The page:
We're heading into one of the most profligate and exciting seasons in publishing, when good fiction and nonfiction start coming out at such a swift pace that there are bound to be surprises. Hopefully, there are a few surprises for you in here (and pleasant ones). I know there were for me...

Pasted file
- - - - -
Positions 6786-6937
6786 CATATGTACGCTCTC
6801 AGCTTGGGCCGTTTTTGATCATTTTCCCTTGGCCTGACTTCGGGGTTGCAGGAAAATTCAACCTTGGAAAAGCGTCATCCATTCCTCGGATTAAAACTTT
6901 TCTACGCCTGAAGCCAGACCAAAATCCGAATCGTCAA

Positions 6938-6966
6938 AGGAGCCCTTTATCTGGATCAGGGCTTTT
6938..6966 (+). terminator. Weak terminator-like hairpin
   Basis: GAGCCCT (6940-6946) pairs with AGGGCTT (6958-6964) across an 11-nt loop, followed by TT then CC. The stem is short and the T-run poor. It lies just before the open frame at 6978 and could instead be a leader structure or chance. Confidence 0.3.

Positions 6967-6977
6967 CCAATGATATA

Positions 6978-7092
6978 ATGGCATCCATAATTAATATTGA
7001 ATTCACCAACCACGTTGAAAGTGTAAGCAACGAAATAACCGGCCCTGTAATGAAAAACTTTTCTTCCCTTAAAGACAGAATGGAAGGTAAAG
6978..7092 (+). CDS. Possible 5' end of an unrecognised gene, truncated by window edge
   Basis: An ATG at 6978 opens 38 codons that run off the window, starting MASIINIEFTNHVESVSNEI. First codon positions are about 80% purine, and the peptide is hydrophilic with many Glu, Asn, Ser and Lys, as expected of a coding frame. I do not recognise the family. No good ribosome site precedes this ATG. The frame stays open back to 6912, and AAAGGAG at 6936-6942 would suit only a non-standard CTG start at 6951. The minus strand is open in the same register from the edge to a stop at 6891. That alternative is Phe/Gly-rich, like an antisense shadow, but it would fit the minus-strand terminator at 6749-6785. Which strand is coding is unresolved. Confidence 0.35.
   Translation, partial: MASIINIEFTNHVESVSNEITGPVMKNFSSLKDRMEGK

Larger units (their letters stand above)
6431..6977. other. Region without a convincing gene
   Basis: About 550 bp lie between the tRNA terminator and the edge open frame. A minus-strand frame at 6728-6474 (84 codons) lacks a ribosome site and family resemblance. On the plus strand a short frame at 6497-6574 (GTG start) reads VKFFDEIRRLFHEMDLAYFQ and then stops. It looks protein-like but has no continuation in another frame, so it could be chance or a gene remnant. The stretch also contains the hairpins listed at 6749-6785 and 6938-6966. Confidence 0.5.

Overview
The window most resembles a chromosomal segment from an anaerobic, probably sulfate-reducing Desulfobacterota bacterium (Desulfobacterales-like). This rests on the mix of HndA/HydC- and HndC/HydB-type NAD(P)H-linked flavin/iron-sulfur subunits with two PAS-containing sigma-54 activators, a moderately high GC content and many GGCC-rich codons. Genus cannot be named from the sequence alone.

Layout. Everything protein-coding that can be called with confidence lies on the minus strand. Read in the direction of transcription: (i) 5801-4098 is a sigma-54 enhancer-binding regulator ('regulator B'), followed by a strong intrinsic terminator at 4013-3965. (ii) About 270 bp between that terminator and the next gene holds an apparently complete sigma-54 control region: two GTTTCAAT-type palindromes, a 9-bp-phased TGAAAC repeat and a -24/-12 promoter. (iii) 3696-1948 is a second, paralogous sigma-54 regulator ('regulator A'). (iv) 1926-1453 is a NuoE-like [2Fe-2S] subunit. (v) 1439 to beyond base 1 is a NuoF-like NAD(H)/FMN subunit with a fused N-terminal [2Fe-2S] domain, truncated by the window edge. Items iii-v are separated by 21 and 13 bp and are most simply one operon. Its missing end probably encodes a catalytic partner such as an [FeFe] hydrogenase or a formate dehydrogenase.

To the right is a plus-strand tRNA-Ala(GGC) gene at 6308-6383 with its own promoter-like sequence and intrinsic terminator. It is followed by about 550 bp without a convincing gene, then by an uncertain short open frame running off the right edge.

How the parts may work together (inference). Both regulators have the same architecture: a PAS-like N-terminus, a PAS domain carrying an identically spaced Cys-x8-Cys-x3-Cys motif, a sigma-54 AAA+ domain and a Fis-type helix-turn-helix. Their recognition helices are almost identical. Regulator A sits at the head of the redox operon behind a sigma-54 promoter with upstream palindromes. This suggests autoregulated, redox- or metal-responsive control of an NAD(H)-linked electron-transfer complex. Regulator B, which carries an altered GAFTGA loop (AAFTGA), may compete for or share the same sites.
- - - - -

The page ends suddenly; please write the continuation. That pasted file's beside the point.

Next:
A lot of people think America is in decline, and if we don't do something about it soon, it will be too late. The books have arrived like waves of portentous locusts, and this Sunday the New York Times pointed out two new ones, "helpfully approaching the subject from left and right, as if to demonstrate declinism's bipartisan credentials." The books in question are Strategic Vision: America and the Crisis of Global Power by Zbigniew Brzezinski and The World America Made by Robert Kagan. Both men are "big hitters in the geopolitics genre," but they originate from opposite political poles (Kagan under Reagan, Brzezinski under Carter)-- so it should come as no surprise that they disagree on the relative importance of subjects like the Iraq War, capitalism, and global warming. "And yet," reviewer Jonathan Freedland points out, "the great surprise is how much they agree with each other, especially on what matters. They both insist that reports of America's decline are exaggerated. Both note that the United States still accounts for a quarter of the world's gross domestic product, a proportion that has held steady for more than 40 years. Both note America's military strength, with a budget greater than that of all its rivals combined. As Brzezinski puts it, on every measure 'America is still peerless.'" So if you're tired of hearing about what a terrible place we live in, pick up one of these books (most likely the one that leans in the same direction as your own politics) and read one of these antidotes to fatalism. As Freedland writes, "American decline is not preordained, but neither is the status quo. If Americans want to remain on top, they will have to fight for that position, making some painful changes in the process (including, Brzezinski says, to a dysfunctional, paralyzed political system). But it's worth it, chiefly because the current international order "” more or less stable and free from world war for seven decades "” will not maintain itself. Given what else is out there, the world still needs America."